I find it surprising that the album made #1 because this isn't exactly mainstream music, now or 30 years ago. For better or worse I understand Mariah Carey being #1, but Pantera? Perhaps it was just luck and no big albums were released at the same time because next week this album dropped to #9, and then #19, #22, #25, etc. The #1 ranking was just a blip.

I could only take one listen to this album. I didn't like it at all. I like various kinds of metal, but not this kind.

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Counting Crows - August and Everything After

Ace of Base is back at #1 so I need to go down the list to find something to review. The first album I haven't already reviewed (I won't do R. Kelly) is at #4 with August and Everything After by Counting Crows. This is the second week in a row where I review an album I genuinely like. I won't ruin things, but I've gone through the albums I'll be listening to in the near future and some weeks are going to get rough.

This album has the song "Perfect Blue Buildings" with the lyrics:

Down on Virginia and La Loma
Where I've got friends who'll care for me

Counting Crows is from Berkeley, and this refers to the intersection of Virginia Street and La Loma Avenue in Berkeley. I've spent quite a bit of time near that intersection. When I was in middle or high school (can't remember precisely when; his family moved later due to divorce) I had a good friend who lived at 2708 Virginia St and in college I had some (other) friends who lived just next door at 2704 Virginia St, both of which are at that intersection. One of those college friends tells the story of walking home one day and encountering some lost-looking young women. He asked them "perfect blue buildings?" and they said "yeah." There were no blue houses at that intersection at that time (ca. 2000), so he replied "I think it's that one over there, it's got a newer paint job."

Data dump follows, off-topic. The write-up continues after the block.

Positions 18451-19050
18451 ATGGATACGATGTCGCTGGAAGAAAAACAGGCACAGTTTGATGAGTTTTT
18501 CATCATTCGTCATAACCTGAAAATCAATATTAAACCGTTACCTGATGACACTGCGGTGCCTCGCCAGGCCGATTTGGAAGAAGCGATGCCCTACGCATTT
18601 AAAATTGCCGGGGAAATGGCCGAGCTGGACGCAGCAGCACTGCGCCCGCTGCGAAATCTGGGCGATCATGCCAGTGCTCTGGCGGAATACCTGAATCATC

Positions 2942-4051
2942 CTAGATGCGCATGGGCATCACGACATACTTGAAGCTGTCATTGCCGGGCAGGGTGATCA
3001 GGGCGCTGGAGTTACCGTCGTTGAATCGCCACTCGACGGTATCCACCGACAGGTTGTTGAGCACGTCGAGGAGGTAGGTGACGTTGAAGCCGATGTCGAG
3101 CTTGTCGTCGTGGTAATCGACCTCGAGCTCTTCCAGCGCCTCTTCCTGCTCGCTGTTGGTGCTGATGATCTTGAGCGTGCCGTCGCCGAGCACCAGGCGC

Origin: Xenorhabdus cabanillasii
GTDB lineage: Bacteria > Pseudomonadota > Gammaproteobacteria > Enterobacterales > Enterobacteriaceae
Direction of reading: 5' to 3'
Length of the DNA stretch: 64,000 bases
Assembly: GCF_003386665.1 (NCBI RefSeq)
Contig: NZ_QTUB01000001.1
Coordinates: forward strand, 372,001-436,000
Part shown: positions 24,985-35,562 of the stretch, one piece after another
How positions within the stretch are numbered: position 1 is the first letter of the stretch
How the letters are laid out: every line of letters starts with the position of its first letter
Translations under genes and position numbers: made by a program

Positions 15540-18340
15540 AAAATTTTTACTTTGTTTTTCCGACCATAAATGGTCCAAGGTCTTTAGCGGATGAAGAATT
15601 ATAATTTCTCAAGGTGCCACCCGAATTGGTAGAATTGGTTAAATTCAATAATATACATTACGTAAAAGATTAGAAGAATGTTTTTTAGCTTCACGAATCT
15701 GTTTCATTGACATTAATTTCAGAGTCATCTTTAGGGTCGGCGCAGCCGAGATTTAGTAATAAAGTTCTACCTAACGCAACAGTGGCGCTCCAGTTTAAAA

Through all of my undergraduate years at UC Berkeley (1998-2002) I bought student tickets to the home Men's basketball games. During this time team was fairly decent. They would win at home more often than not and only reliably lost to much better teams (UCLA, Stanfurd, and Arizona were the tough opponents). The games were fun to attend. Adam Durtiz, the lead singer of Counting Crows, was a regular at the games and I often saw him in the stands and hallways. I never asked for an autograph (selfies weren't a thing yet!). The main thing I took away from seeing him is that he's a pretty big guy, taller than me and husky.

I don't think I listened to Counting Crows all that much when the album came out. I think I was into more grunge rock than alternative rock (it's a small but important distinction!). Listening to this album doesn't conjure the same memories that other albums from this time might do. I'm certain I heard "Mr. Jones" on the radio when it was popular, and probably the other singles that came off the album. However my tastes in music have broadened since I was a teenager and according to I've listened songs on this album almost 300 times. Like any kind of music I'm not always in the mood for this album, but sometimes I am and I continue to return to it.